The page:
It also makes parenting difficult, because OTHER parents (so I hear) got "quiet time" when their kids were little. My son's 9, and only THIS YEAR have I gotten 30-60 minutes where he can be playing independently (although he checks in with me every 5-10 minutes), and that was *hard work* getting him to a place where he doesn't need to be attached to my hip. ((It's also closely related with my doing chores he doesn't want to be doing with me <rolls eyes>)). He just, pure and simple, gloms onto people. Put him in a mixed party (kids and adults) and he could just live there for the rest of his life. This. Kid.
It's also not humanly possible to HAVE him surrounded by other people 24/7, although we do a pretty good job of feeding the extrovert in him, being an introvert... it's a balancing act. There are some days I just CRAVE to send him to away school and let someone else "deal", but a) that's cheating b) impractical and c) I'd end up in daily parent teacher conferences anyway.
Don't get me wrong, I absolutely love and adore my son, and there are few people I'd rather spend time with (and he's a HUGE help in all areas of life since he's attached to my hip whenever I don't have him in playdates, outside classes, etc; from helping me cook/clean, to building fences (he's gotten pretty good with tools -HE nailed in all 200 some odd planks in our fence, I'd cut them and level them, he'd hammer...yes, actual hammer, not nail gun)/ hanging drywall/ painting/ etc.-, to coming up with field trip ideas. He's an absolutely GREAT kid... but it's really challenging being so diametrically opposed in what is "relaxing/energizing" to us.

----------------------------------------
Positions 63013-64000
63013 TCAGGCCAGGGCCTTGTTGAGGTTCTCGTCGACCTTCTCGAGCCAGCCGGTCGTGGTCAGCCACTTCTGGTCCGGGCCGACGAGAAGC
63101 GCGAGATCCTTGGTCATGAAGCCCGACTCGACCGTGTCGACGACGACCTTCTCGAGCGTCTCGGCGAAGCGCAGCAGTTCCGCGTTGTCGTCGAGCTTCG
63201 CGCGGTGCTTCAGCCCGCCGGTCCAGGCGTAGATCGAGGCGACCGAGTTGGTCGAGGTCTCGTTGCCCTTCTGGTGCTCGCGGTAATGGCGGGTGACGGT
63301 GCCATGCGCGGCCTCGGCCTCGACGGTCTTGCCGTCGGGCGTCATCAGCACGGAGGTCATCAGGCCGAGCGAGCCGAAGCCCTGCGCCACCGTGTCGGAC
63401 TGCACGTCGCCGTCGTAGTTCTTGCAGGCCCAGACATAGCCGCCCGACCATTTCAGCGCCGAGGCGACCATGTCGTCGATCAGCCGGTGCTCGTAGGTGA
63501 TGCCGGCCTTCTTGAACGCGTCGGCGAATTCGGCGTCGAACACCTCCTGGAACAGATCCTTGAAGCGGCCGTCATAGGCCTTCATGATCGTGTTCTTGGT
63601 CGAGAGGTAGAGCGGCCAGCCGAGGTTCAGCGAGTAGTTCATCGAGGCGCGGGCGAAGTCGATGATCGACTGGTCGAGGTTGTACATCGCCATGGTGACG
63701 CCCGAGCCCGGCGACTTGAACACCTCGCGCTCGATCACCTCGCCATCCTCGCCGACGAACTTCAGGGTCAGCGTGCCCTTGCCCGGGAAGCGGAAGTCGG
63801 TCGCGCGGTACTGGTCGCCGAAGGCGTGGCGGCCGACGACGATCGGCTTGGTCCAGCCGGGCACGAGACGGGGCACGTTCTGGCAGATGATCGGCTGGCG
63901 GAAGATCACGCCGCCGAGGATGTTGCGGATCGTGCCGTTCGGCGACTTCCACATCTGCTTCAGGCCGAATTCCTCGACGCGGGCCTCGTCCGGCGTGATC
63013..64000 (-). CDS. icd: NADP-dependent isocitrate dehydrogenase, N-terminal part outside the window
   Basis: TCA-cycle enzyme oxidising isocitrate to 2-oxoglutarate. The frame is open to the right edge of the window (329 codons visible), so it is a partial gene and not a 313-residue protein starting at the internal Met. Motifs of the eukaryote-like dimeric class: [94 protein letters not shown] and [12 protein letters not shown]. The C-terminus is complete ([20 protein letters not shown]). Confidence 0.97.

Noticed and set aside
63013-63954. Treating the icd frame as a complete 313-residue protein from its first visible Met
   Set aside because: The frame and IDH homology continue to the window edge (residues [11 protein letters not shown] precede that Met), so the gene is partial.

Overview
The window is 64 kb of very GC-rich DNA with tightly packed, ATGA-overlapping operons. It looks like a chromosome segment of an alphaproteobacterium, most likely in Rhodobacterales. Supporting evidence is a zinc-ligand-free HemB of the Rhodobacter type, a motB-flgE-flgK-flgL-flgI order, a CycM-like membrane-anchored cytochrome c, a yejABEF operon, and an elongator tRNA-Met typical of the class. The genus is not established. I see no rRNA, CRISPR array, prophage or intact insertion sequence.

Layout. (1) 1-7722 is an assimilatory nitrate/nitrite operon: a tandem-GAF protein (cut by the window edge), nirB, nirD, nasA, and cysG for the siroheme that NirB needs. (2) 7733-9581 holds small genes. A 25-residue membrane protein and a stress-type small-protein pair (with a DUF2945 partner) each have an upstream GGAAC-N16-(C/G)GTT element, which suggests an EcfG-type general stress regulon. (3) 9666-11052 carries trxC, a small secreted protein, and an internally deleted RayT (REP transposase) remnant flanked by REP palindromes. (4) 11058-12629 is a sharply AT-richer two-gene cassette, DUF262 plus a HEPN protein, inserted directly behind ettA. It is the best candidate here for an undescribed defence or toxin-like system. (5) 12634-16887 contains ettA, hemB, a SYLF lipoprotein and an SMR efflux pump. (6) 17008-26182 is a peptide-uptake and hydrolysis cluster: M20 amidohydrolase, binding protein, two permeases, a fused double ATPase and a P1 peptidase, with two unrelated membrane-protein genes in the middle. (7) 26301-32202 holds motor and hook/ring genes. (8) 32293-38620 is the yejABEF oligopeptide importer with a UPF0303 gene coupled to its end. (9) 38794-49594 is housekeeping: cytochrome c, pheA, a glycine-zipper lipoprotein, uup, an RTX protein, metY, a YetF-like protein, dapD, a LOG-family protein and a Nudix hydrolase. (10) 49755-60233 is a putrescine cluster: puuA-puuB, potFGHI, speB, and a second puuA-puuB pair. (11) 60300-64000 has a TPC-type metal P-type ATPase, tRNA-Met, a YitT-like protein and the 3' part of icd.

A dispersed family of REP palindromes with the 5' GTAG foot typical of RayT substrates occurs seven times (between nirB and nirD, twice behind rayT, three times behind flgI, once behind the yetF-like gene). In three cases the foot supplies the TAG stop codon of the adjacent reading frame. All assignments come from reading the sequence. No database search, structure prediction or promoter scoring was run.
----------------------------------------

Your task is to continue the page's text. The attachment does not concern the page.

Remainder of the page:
Playdates, activities, lessons, parties. He also loves "babysitting", which is less babysitting and more "mother's helper" type thing... as he'll GLADLY play with a toddler for hours on end, and is *extremely* polite/ cautious with them. At the park, he'll hold their hands going up stairs at a snail's pace, check in with their parents (Can she do the slide yet? Or should we stay over here in this section? Can you see us if we're digging?) He'll also modify games with his friends so their younger siblings are always included. Poor kid. He's a natural 'big brother', but I can't/shouldn't have more kids.
I also freely, and unashamedly, plug him in (movies, xbox, computer) at least 1-2 hours every day. That started out as an ADHD and early-reader sanity-check (if his bum was safely ensconced in a chair I didn't have to be on accidental suicide watch for more than 10-12 hours a day -note to parents of toddlers- you do NOT want them reading. They read everything, not just books- and toddlers have no common sense yet/ take warning labels as instructional guides). Getting a dog helped as well.